Dalhousie is the cultural and scenic heartbeat of Chamba district in Himachal Pradesh. Perched at an elevation of 6463 feet, it is a precious bit of heaven on earth. Dalhousie is one of those unique hill-stations that have three majestic mountain ranges in its line of sight. You can see the Dhauladhar, Kailash and Pir Panjal peaks from Diankund, Khajjiar and the Dalhousie Mall. It is one of those tourist places that are open all year round despite a stark difference in topography and weather conditions. Come here for the snow-trek in winter or go meadow-zorbing in the summer, Dalhousie Tourism will dazzle you at all times.
Five hills of Bakrota, Potreyn, Kathalagh, Terah (Moti Tibba) and Bhangora constitute the beautiful town of Dalhousie. They are spread across a navigable length of 14 km on the western end of the Dhauladhar mountain range. The altitudinal variation brings with it a visual treat for the travellers. From dry scrub vegetation to alpine meadows and deciduous forests, they paint a breathtaking view to behold. Steep slopes, spurs and moderately sloping river valleys are a distinct feature of this region’s topography. This allows seasoned tourists and first-time visitors alike to indulge in holiday activities of their choice.
Dalhousie is located on the geographic coordinates 32.53° N 75.98°E. This means it has a Humid Subtropical Climate of high intensity summers and moderate winters. Its altitude and positioning in the Lesser himalayas offsets the summers and the temperature reaches a maximum of only 24° C. This is the best seasons to go on a Dalhousie Tour. The winters are crisp with a maximum of 14° C in December to a minimum of 1° C in January. The tourists get to experience slights showers too. They do not have to face extreme weather conditions in different seasons.
The British obtained the five hills of Bakrota, Potreyn, Kathalagh, Terah (Moti Tibba) and Bhangora from the Raja of Chamba in 1853. They wanted to develop them into a Convalescent Depot and a Cantonment. On Sir Donald McLeod’s suggestion, the new acquisition was named Dalhousie in honour of the Earl of Dalhousie, Governor General of India (1848-1856). It belonged to Gurdaspur district in Punjab until 1966 after which it was transferred to Chamba district in Himachal Pradesh.
Dalhousie is an educational hub of residential/ day schools. The educational facilities include private as well as Government aided learning centres following CBSE and ICSC curriculum. Dalhousie also has autonomous establishments specially made for Tibetans and their families. Dalhousie Public School, Dalhousie Hilltop School, Sacred Heart Senior Secondary School and Central Schools for Tibetans are some of the prestigious schools based in Dalhousie.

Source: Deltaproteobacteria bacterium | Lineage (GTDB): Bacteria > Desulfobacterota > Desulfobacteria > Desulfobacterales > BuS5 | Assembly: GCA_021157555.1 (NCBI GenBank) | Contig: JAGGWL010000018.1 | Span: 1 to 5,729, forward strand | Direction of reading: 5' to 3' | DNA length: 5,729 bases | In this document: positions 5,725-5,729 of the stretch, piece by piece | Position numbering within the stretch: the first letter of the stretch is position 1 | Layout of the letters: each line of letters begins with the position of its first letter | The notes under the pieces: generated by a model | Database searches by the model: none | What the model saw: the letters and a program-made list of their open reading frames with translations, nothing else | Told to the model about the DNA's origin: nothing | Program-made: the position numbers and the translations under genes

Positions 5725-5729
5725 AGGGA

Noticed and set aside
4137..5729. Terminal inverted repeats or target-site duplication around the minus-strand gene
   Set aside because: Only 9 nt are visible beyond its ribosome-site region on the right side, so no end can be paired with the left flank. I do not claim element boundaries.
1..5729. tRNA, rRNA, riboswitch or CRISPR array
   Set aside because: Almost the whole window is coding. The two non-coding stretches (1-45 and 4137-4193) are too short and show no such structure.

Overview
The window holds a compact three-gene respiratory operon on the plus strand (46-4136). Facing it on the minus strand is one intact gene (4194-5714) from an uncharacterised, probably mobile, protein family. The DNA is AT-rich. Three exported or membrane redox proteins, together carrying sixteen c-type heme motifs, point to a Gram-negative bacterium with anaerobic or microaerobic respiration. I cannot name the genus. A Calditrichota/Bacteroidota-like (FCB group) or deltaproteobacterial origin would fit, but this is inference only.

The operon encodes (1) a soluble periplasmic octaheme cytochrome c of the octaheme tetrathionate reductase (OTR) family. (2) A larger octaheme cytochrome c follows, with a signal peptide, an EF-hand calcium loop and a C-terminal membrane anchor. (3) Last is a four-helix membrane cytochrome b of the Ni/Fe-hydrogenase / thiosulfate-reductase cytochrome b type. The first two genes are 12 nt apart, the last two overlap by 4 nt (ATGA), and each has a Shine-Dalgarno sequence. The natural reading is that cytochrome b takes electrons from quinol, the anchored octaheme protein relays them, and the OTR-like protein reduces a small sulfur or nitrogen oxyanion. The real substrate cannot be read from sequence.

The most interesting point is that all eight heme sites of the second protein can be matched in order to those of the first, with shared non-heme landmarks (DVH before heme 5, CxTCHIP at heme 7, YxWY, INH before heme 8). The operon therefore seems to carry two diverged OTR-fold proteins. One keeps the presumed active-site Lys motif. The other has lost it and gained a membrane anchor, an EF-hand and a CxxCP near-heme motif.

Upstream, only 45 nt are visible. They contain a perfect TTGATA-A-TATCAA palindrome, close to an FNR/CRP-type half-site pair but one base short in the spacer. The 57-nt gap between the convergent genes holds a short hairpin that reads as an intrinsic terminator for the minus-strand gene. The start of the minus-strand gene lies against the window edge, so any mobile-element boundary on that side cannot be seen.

Tourists and travellers all around the year are such an inseparable part of Dalhousie that they are almost counted among the local populace. Anytime you ask a local about the population, they will proudly proclaim, “Anywhere between 7,000 to 50,000.” Such a strong bond with the visitors has resulted in the society being extremely aware, hospitable and ecologically mindful. From Dalhousie’s colonial past to the recent Tibetan settlements, every legacy is cherished preserved and carried forward. Chamba is famous for its Pahadi paintings and rumaals. Himachali folk music and dance include romantic ballads, Dangi, Ghurei dance for household ceremonies, Sohal Nati, Kikli and Gidda.
Dalhousie Tourism offers you a vibrant mix of destinations to explore.
Natural tourist attractions such as the Diankund Peak, Khajjiar, Kalatop Wildlife Sanctuary, Bakrota Hills, Panchpula, Motitibba, Chamera Lake, Ganji Pahadi and Chamba Valley will leave you spellbound.
The Dalhousie Tour is incomplete without its Heritage landmarks. St. John Church at Gandhi Chowk is one of the oldest structures in Dalhousie. Some other edifices that remain high on the sightseeing list are - The 150-year-old Laxmi Narayan Temple in Sadar Bazaar, Kyanance Building where Netaji Subhash Chandra Bose stayed for 7 months in 1937, Rang Mahal, Norwood Paramdham, Subhash Baoli, Dalhousie Public School, and the Tibetan Market.
Dalhousie Tourism caters to the travellers from all over the world. It is a melting pot of global cuisine. Chinese, South India, Italian, Kashmiri, European, you name it and you will find it. However, some of the authentic Himachali dishes that you must try are – Madra made from chickpeas, mutton and stuffed Sidu, Himachali Thali and Bhey Lotus Stems.
Suhi Fair: It is one of the oldest fairs. Womenfolk perform the Ghurei dance. It is held in the memory of queen Sunaina, wife of the early 10th CE king Raja Sahil Varman, who sacrificed her life so that the just built town could get enough water.
Minjar Fair: Come monsoon and the weeklong harvest fair of Minjar (Maize flowers) is celebrated in Chowgan. The festival comes alive with a procession of deities where people are dressed in their traditional finery.
Summer Festival: A celebration of all things vivid and blooming. This two-day festival at Gandhi Chowk is worth attending, as you will find the locals showcasing their art, culture, cuisine, attire, music and dance with joyous abandonment. Join in the fun for a true Chambyali (belonging to Chamba) experience.
Diwali, Lohri, Christmas, Losar, New Year, Holi and other important festivals are celebrated with as much enthusiasm and aplomb.
This succinctly sums up the tapestry of experiences that Dalhousie Tourism has in store for you. Talk to us at SOTC and we will help you achieve your holiday goals in the most effortless and elegant way with amazing Dalhousie tour packages and Himachal tour packages .